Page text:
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Affording Auto Repair


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Affording Auto Repair

I wish that I knew how to do my own auto repairs, but I’m just not mechanically inclined. I’ve tried to learn to do basic things, but so far it just hasn’t worked out for me. Since I can’t save money by doing my auto repairs myself, I try to save money as best I can by shopping around for the best deals in auto repair in my town. I’ve also learned that even if I can’t fix my own car problems, I can educate myself about them. You’d be surprised how many repair shops will try to charge you for unnecessary repairs. I’ve learned enough that I understand how to spot those unnecessary charges and avoid them, and I stick with the shops that I know aren’t trying to cheat me.

The Car Repair Blues And What You Can Do About It

At one time or another, you have most likely been faced with the unfortunate situation that you had to deal with a car repair, like those done at Lakeland Automotive, when you least expect it. Too often, this experience becomes one frustrating event after another. Here are some of the common frustrations that people experience and some helpful guidelines on how to deal with it.

  • Trust

    One of the common frustrations of car repair is knowing who to trust. Most people depend on their cars to run without incident day after day. So, we need to know that we are taking it somewhere that will get it right the first time, as much as humanly possible.

    Here are some steps to take make sure you have the best experience possible:

    • Get a referral from friends or family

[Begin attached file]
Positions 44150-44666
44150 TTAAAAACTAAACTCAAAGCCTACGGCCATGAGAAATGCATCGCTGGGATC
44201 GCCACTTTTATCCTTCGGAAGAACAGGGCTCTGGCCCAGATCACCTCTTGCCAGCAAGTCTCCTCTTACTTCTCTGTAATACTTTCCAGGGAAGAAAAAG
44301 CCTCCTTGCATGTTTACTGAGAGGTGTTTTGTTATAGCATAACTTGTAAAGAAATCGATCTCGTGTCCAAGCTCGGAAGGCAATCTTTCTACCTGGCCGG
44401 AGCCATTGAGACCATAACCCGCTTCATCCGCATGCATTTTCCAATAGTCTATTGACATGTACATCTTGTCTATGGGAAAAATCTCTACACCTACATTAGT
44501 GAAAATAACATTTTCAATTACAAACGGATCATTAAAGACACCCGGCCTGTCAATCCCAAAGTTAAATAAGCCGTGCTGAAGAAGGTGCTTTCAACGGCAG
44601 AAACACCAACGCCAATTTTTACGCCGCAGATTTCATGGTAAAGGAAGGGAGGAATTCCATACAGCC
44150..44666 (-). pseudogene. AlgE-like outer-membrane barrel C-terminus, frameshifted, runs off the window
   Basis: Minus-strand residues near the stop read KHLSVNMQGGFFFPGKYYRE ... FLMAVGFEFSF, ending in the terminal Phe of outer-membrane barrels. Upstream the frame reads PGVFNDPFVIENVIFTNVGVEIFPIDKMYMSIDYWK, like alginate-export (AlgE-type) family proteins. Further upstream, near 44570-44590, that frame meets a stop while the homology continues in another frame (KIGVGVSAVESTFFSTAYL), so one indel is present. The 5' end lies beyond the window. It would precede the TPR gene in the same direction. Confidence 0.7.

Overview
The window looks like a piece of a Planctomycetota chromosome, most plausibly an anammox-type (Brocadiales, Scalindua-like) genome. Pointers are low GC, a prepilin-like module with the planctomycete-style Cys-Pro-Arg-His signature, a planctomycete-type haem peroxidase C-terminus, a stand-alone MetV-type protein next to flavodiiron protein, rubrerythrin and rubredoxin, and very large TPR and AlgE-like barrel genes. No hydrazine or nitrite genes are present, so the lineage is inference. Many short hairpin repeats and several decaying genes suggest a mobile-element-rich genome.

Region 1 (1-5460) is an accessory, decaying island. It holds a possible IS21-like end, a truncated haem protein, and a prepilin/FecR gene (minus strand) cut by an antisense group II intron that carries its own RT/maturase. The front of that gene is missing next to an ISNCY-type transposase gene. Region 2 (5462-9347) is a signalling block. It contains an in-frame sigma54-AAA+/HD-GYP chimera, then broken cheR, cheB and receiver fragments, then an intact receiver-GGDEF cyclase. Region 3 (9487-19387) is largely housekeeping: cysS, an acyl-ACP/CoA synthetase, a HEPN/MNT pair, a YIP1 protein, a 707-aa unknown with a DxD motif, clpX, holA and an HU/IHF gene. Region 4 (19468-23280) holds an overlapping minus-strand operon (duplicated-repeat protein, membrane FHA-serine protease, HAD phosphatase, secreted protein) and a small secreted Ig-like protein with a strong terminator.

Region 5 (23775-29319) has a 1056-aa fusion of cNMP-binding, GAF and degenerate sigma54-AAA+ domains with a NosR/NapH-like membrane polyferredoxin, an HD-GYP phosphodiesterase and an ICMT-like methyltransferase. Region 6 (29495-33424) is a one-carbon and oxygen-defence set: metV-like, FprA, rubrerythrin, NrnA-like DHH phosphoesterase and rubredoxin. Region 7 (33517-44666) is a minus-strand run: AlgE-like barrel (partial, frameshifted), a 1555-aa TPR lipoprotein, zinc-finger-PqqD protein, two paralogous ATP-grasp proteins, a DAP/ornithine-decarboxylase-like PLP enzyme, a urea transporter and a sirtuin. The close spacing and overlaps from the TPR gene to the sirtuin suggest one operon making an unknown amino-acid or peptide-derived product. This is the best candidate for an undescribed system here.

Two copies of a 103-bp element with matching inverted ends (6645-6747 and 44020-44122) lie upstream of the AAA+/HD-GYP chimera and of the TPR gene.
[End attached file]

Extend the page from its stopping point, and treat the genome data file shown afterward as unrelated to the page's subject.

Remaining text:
• Make sure the mechanic you choose is ASE Certified.

    • Search for online reviews

  • Complex Terminology

    Cars are getting increasingly complex so it is difficult for even the mechanics to keep up with all of the latest parts and repairs. The chances of someone outside the field understanding what the mechanic is talking about when explaining the problem grows more distant with every new innovation.

    Here are some tips for understanding what your mechanic is trying to tell you:

    • Look it up online. There are several automotive glossaries online. Dummies.com and Edmunds.com are both good resources.

    • Ask your mechanic to explain it in layman's terms. "What does the Throttle Position Sensor do and how do those things go bad?" is a perfectly legitimate question. If the mechanic can't explain it easily, you might be better served taking it for a second opinion.

  • The Expense

    It is a rare thing to have an inexpensive car repair. Most people are taken by surprise with an added expense that often reaches into the hundreds of dollars.

    Set a little bit aside in a special savings account just for car repairs. According to AAA, "38 percent of American drivers could pay for a $2,000 repair bill with funds in a savings account, while 20 percent would pay with their credit card. Eleven percent said they would have to borrow money from their friends, family, retirement or home equity in order to pay for a $2,000 repair."

  • The Time

    In a perfect world, mechanics would be waiting for the car went it went in the shop and the repairs started almost immediately. The reality is much different. Not only are you queued behind other people with their own car problems, but the repair may be lengthy once diagnosed.

    Try to find ways to take the stress off of the situation.

  • Arrange a deal with a friend or family member to carpool or share a car during these times.
  • Save money in your car repair account that would cover the cost of a rental car.

Car repairs can be unexpected, but they don't have to be frustrating or stressful. With a little planning and a clear mind, you can turn a smoky engine into just another walk in the park.